It's not unusual to eat Mexican food in Dallas, but French-Mexican? Though French-Mexican fusion sounds odd at first blush, it has its roots in history. In the 1860's, the Second French Empire invaded Mexico and many of the upper classes adopted Gallic cooking techniques for the decade or so that the French were in charge. But there's more than just history at work here: you'll find, after eating here, that this "marriage" makes sense from a taste standpoint, as well. After all,  who does saucese better than the French and the Mexicans? Combining the two traditions has a brilliance to it, one that certainly shows on the plate. That's true whether you go for one of the showpiece dishes, like the perfectly roasted suckling pig (meant to be shared by a very large family) or a less ostentatious, but just as scrumptious, pleasure: crisped mushrooms in a poblano sauce served with corn tacos. Also excellent are the "Mexicanized" pates and, if you can afford it, the lobster in pastry shell. While the cocktails are a bit too sweet here for my tastes, for purists there's an unusually large selection of mezcals and tequilas which can be had straight up, as well as a large selection of French wines. Desserts are also terrific.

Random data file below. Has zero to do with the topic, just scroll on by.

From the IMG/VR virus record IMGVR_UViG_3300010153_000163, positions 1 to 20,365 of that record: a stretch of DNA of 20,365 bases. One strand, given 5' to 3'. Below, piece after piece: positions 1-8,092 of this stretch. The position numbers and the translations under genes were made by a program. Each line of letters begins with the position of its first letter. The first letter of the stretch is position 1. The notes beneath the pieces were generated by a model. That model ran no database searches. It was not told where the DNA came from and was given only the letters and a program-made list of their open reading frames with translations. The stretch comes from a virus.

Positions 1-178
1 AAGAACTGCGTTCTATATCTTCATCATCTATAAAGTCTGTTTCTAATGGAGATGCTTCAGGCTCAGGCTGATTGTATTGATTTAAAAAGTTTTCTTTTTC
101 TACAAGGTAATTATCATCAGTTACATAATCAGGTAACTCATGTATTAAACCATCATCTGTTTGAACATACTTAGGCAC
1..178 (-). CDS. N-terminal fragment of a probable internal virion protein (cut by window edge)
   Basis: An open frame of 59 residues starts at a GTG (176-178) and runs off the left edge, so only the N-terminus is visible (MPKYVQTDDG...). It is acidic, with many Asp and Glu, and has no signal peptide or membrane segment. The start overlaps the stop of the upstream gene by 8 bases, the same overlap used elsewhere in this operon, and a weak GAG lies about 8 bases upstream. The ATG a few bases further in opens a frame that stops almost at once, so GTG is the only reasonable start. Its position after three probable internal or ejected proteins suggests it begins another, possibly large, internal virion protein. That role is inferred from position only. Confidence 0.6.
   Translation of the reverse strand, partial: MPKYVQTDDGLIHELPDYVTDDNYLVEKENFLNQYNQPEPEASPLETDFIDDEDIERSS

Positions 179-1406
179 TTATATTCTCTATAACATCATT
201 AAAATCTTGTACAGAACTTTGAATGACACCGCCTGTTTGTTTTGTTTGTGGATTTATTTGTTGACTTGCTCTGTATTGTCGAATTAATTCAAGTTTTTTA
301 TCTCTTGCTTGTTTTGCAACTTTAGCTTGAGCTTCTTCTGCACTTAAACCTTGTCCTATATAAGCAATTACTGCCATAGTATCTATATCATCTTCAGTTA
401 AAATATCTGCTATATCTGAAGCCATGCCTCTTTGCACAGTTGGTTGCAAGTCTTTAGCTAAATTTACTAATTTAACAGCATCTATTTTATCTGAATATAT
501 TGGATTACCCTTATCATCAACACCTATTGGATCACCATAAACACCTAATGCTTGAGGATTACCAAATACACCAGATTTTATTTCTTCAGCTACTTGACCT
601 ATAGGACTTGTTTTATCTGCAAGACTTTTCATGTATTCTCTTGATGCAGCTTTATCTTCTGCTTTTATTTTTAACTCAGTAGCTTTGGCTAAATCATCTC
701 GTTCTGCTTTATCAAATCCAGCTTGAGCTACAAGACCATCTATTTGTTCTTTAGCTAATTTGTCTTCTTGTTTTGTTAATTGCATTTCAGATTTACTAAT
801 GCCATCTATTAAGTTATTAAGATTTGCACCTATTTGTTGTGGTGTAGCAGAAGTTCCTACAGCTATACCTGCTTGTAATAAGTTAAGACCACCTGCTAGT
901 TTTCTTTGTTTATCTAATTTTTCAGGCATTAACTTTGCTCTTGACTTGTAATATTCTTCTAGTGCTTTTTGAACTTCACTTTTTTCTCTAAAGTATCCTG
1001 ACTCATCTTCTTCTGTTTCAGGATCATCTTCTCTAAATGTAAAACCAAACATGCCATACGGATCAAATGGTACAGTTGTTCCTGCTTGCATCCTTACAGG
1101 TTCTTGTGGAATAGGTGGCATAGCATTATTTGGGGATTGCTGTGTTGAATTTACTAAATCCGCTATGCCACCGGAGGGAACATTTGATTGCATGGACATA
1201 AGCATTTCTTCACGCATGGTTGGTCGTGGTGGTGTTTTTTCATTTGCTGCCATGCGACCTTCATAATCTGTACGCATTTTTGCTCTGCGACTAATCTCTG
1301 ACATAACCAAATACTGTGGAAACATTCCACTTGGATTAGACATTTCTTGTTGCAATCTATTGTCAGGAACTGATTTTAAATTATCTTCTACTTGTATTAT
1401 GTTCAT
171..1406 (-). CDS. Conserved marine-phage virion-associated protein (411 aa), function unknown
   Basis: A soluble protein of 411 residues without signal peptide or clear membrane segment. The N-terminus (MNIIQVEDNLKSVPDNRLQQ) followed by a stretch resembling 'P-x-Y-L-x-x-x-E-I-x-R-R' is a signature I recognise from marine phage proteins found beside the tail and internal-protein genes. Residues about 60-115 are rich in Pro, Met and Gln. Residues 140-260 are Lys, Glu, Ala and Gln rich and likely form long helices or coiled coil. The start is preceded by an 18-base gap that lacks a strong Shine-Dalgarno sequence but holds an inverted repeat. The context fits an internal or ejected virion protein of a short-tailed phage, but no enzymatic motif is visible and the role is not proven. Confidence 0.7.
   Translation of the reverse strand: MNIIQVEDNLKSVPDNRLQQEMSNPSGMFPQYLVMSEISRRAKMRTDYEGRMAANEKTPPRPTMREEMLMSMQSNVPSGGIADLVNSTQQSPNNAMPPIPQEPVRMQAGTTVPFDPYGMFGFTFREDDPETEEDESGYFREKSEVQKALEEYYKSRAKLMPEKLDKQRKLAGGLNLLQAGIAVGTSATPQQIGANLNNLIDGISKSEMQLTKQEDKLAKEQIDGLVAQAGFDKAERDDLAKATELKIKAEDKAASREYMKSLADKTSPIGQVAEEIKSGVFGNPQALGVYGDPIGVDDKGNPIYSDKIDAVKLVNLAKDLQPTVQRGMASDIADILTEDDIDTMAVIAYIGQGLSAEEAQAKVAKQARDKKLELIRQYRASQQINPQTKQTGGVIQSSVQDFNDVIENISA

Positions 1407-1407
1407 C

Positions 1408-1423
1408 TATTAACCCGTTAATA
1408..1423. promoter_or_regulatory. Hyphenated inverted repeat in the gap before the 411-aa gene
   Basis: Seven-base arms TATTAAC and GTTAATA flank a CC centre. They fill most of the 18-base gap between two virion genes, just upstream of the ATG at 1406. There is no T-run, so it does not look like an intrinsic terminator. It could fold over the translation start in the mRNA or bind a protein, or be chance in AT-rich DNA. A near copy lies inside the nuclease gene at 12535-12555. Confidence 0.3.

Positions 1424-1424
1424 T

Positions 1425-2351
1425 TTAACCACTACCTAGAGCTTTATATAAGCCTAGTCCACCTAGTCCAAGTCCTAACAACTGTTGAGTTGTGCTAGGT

Bring a group if you can: the dishes are all so unusual, and flavorful, you'll want to be able to try a bunch.